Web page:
Some of the smallest babies ever to survive, these little fighters are medical miracles. These smallest babies show how precious life is.
All babies have the ability to inspire a sense of wonder. The fact that a tiny little human has just come into the world, and will go on to live and love and laugh and learn – that’s amazing, no matter who the baby is.
What’s even more extraordinary, though, are those little babies born far too soon, who defy the odds to survive and grow into children.
Some of the smallest babies in this gallery were no longer than a ball-point pen, weighing no more than a can of soup when they were born, and yet, miraculously, they survived. These babies went on to take their first steps, say their first words and keep their eternally grateful parents up all night like any other normal babies would.
While most were given little to no chance of survival by doctors, these little battlers not only survived, but thrived. Even though some have lasting developmental difficulties or suffer with lungs that are not quite strong enough, the fact that they are here and happy is a miracle to be celebrated.
Take a look through the gallery yourself – it’s pretty amazing.
Amillia Taylor is the world’s youngest premature baby ever to survive, and was born at just 21 weeks and six days into her gestation, which was two weeks before the legal abortion cut off at the time in the US. Weighing 280g, with paper-thin skin, Amillia was just longer than a pen. Mum Sonja went into early labour at 19 weeks and doctors tried to keep her from having her baby as long as possible. Knowing the doctors wouldn’t even try to save her baby unless it was 24 weeks along, Sonja told a white lie to the doctors, letting them believe that baby Amillia was two weeks further along than she actually was. This meant that at just 21 weeks and six days, when Sonja couldn’t hold on any longer, doctors did everything they could to save Amillia, who they believed was just one day short of the 24-week limit. Amillia was able to go home eleven days before her original due date, with the help of oxygen for her still-developing lungs.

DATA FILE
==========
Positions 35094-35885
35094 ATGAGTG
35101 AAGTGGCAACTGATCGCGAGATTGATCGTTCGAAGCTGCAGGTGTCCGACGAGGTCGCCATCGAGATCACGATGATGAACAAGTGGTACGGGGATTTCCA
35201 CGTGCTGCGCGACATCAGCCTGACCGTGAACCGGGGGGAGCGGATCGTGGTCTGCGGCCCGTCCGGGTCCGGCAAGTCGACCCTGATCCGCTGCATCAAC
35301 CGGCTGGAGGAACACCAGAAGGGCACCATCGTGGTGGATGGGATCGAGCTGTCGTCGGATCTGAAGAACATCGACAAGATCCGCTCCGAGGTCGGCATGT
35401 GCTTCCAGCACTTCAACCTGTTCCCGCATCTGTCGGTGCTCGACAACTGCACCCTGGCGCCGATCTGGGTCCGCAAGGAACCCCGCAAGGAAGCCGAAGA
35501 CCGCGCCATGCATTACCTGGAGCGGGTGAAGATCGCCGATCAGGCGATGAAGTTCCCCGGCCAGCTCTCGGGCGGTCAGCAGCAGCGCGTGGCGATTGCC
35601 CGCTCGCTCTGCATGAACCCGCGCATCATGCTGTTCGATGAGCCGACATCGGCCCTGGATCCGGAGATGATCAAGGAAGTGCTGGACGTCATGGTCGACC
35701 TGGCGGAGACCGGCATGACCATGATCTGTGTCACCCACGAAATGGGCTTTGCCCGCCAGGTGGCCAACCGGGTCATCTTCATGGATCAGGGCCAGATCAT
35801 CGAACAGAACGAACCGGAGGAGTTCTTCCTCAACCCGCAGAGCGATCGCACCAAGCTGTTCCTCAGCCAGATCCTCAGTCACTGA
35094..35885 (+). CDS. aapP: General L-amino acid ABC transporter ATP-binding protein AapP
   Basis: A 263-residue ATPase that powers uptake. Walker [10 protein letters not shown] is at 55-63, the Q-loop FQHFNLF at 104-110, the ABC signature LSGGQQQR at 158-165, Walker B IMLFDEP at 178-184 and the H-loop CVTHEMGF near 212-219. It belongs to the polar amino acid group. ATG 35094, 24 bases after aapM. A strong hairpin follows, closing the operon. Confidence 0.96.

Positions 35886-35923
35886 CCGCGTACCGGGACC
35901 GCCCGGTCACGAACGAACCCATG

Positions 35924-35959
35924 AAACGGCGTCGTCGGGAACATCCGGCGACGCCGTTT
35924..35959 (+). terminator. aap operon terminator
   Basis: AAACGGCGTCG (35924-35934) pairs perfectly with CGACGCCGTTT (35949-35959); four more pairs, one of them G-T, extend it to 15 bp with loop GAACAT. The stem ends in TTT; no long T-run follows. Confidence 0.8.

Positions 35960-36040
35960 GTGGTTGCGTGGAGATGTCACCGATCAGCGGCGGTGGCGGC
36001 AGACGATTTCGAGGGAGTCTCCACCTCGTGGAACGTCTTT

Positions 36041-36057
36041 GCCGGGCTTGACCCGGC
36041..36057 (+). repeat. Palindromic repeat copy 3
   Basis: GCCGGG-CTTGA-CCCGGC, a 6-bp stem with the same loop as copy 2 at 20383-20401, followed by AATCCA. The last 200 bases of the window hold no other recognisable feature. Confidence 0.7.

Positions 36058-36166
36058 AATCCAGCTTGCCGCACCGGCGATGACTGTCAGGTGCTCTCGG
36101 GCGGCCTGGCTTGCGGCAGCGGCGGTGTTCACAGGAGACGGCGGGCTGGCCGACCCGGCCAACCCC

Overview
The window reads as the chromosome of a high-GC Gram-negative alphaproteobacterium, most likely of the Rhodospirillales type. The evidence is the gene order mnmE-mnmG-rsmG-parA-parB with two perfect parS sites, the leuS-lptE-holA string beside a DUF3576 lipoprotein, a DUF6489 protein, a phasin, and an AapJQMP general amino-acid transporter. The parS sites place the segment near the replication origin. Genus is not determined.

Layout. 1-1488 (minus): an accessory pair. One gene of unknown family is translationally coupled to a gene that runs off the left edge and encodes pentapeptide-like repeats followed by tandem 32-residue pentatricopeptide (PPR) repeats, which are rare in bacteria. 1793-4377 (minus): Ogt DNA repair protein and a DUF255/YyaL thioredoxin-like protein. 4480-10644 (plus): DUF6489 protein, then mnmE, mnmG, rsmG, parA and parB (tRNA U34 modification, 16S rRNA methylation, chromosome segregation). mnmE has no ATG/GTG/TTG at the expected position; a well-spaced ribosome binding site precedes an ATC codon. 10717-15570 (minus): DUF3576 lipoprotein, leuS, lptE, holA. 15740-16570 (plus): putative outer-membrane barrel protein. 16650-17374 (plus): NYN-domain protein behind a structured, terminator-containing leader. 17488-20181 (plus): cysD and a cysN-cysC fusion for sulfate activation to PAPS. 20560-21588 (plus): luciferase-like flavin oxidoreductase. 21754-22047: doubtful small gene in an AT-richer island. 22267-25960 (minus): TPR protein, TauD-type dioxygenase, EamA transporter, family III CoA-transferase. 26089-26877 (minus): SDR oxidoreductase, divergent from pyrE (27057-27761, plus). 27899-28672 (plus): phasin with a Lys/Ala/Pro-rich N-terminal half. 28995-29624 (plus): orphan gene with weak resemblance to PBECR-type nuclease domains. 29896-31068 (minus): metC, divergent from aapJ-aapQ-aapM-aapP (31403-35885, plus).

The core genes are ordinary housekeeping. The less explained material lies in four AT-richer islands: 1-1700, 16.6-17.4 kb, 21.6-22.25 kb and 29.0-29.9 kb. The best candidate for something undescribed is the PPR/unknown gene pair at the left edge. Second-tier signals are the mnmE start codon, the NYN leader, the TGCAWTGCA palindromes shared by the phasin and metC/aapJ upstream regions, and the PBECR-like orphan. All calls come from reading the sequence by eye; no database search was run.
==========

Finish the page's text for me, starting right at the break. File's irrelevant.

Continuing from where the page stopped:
Elora De Bondi is the smallest baby in Australia ever to survive, and the fact that she did so shocked and amazed doctors, who told her mum Adele that there was ‘no chance’ that the tot would make it after complications caused her to be born after only 24 weeks in the womb. After being urged to turn off Elora’s life support when she suffered complications with her lungs and kidneys, and several staph infections, Adele refused, and was able to take Elora home at 4.4kg, seven months after her birth.
Born weighing just 1lb, 6oz (623g), little Esme Poulson was given just a one percent chance of survival. Because her mum was so ill, and she was in such a serious condition, mother and baby could not see each other for two agonising days. Little Esme has astounded doctors, however, by going from strength to strength and being able to be released from hospital. While she is battling lung problems and feeding issues because of her premmie birth, doctors believe she will grow into a healthy child.
Aaliyah Hart was born almost three months early, and weighed only 12oz (340g), making her the smallest baby ever to survive at the time. Despite doctors only giving her a one percent chance of survival, Aaliyah is now ten years old, a healthy size and weight (if on the small side) and is the captain of her school’s soccer team!
Rachel Blythin and her sister, Evelyn were both born prematurely via emergency c-section at only 28 weeks, but due to complications that had occurred through the pregnancy, Rachel weighed only 330g, compared to Evelyn’s (still tiny) 1.2kg. After a touch-and-go few months, Evelyn was able to go home in August of 2013, with sister Rachel joining her in October. Both girls are doing well.
Alex Franks was the second-youngest surviving premmie on record, born at just 21 weeks and six days and weighing only 460g. When he was born, everyone, including his parents and the doctors, thought he was dead, until his dad, while holding him, realised he was breathing. He was quickly rushed away and intubated, and though he struggled for nearly a year through operations and lung disease in hospital, was finally able to come home. Thirteen years later, Alex is a happy young man, who plays soccer and is, amazingly, currently training for a trek to Nicaragua! While suffering from some reduced lung capacity, Alex is the same inspirational little fighter he was from day one. Image: Supplied
Faith Massey was born almost four months early and weighed less than a loaf of bread. Her mum Marie was on the train to work when she felt like something was wrong, but it wasn’t until she got to work that a colleague suggested she might be in labour – and things got really scary. After a very quick delivery, little Faith was born, and was whisked away by doctors who told Marie it was very unlikely she would survive, being only 23 weeks. Amazingly, Faith was able to be released from hospital nearly four months after her birth with no structural damage to her brain, and without requiring major surgery. Although doctors will still monitor the little one for years to come, Faith really is a little miracle.